It only had a chain link fence around it when it was active and you could see people wandering around or escaping before the Long March to burn down America Uniparty (CPUSA/Grand Old Politburo) destroyed the once great republic.
I agree with previous commenter, demons are walking among us guiding the burning it all down better.

Kid · June 3, 2022 at 9:08 am

Gun Free Zones. Get rid of em.

D · June 3, 2022 at 11:17 am

“people cannot be involuntarily committed to a mental institution unless it could be proven that they were a danger to themselves or others”

I don’t see this as a bad thing.

Would you really want *one* psychologist, counselor, or government bureaucrat drone to be able to lock you away for a long time just because they don’t like you?

    Divemedic · June 3, 2022 at 3:06 pm

    The problem is that the bar is too high and too expensive, so no one tries.

      D · June 3, 2022 at 4:12 pm

      Sure, but I think there’s an easier solution.
      Drop all the dumb regulations.
      Let gun shops discriminate however they want.
      Let *everyone* carry a gun *anywhere* if they want to.

      If some crazy person starts trying to kill people and they get smoked, prevent sh*tlib prosecutors from filing charges against the shooter to make their life miserable.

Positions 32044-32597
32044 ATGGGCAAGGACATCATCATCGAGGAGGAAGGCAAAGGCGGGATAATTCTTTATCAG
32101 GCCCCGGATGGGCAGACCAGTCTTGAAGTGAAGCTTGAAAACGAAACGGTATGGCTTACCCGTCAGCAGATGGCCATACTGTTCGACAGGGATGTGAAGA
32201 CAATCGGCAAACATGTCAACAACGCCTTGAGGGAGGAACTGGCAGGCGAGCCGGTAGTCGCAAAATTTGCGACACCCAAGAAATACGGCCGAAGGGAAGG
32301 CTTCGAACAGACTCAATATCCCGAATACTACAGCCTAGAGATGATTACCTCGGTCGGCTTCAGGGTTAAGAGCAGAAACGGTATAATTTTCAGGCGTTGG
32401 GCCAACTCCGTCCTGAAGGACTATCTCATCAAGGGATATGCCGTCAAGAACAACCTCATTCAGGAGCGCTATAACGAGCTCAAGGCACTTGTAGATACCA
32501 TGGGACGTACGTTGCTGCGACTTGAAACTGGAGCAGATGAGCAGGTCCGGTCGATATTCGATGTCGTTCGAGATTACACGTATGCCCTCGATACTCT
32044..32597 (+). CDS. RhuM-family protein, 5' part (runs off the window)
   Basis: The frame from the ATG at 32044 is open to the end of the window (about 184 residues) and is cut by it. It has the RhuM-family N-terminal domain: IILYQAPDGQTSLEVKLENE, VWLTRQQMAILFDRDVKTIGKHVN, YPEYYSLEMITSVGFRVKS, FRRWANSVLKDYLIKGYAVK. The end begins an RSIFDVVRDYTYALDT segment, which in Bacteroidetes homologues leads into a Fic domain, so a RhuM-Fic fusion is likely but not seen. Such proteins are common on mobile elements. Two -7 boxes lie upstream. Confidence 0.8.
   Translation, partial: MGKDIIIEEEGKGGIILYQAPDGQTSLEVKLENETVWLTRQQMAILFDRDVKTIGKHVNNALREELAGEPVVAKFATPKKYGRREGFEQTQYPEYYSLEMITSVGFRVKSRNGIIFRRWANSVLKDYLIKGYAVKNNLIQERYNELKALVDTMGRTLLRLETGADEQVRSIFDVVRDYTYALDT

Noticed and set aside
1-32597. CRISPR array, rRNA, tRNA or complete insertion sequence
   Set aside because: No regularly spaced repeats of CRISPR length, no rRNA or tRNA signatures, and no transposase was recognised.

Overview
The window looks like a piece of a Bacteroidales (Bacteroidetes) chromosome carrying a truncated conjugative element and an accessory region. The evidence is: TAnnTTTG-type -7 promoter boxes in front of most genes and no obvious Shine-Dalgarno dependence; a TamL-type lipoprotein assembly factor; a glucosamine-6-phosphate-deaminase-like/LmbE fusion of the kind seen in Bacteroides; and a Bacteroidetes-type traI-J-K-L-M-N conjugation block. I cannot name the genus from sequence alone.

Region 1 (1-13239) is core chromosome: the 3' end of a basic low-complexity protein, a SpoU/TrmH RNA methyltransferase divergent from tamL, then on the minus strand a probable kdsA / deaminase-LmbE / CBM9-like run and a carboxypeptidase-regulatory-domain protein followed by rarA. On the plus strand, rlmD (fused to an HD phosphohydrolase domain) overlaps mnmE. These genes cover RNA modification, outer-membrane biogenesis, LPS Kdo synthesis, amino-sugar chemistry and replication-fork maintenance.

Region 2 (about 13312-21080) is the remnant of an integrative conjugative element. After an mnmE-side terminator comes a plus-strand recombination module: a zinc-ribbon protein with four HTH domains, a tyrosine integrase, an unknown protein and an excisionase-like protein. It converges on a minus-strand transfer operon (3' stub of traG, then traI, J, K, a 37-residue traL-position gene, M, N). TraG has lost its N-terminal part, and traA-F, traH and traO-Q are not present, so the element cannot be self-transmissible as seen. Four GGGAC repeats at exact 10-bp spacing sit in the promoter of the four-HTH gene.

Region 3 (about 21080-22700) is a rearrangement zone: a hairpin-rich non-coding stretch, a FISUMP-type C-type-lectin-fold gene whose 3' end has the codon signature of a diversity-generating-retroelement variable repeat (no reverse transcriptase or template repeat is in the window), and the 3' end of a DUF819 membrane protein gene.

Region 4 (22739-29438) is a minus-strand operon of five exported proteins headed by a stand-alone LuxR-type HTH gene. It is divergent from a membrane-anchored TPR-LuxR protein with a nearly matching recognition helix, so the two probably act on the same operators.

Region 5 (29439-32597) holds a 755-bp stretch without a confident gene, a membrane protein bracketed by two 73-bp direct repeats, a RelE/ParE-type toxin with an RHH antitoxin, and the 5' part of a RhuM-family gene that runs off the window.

Divemedic · June 3, 2022 at 5:56 pm

        The left is opposed to that because they don’t want people who haven’t committed a crime to be deprived of their rights. Ironic, isn’t it?

Robert · June 3, 2022 at 4:17 pm

This blog post and ensuing comments make our local newspaper as useful as a fish wrapper. Divemedic, this post (and Aesop’s remarkably profanity-free comments) should be featured as a “guest columnist” piece.

    Aesop · June 4, 2022 at 12:34 am

    Hey, I can be erudite and civil if needs be.
    But where’s the fun in that?

rd · June 3, 2022 at 10:19 pm

I have a sibling that is mentally ill and has had treatments including ECT. She has had relapses due to not taking meds and other reasons. Fortunately, her Close Family (husbands and children) have been able to get her treatment including at least a half dozen stints in Mental Health Wards. She gets treatment and her meds stabilized and is good for a year or five. Yes, she has long term adverse side effects from her treatments and medications too. Palsy, memory issues, kidney and liver problems.

Last time she needed treatment, the only mental health bed was 6 hours away, halfway across a good sized midwestern state. Thankfully that bed was available.

She is a wonderful person and a fantastic wife and mother who has had a tough time with mental health issues, but she keeps trying, and she makes life better for us all.

Lots of your friends and family know someone with serious mental health problems that they do have under control, or mostly under control. These people are not the problem unless we make them a problem.

    Aesop · June 4, 2022 at 12:39 am

    The ones like that, making an effort, aren’t the problem, because 200;1 they’ll never end up on my radar.

    The “frequent flyer” douchebags whom I know on sight, because they’ve been to my ER 57 times this year already, and 116 times to all the ERs in the county (and yes, we can look up visits by patient globally now) are the problem.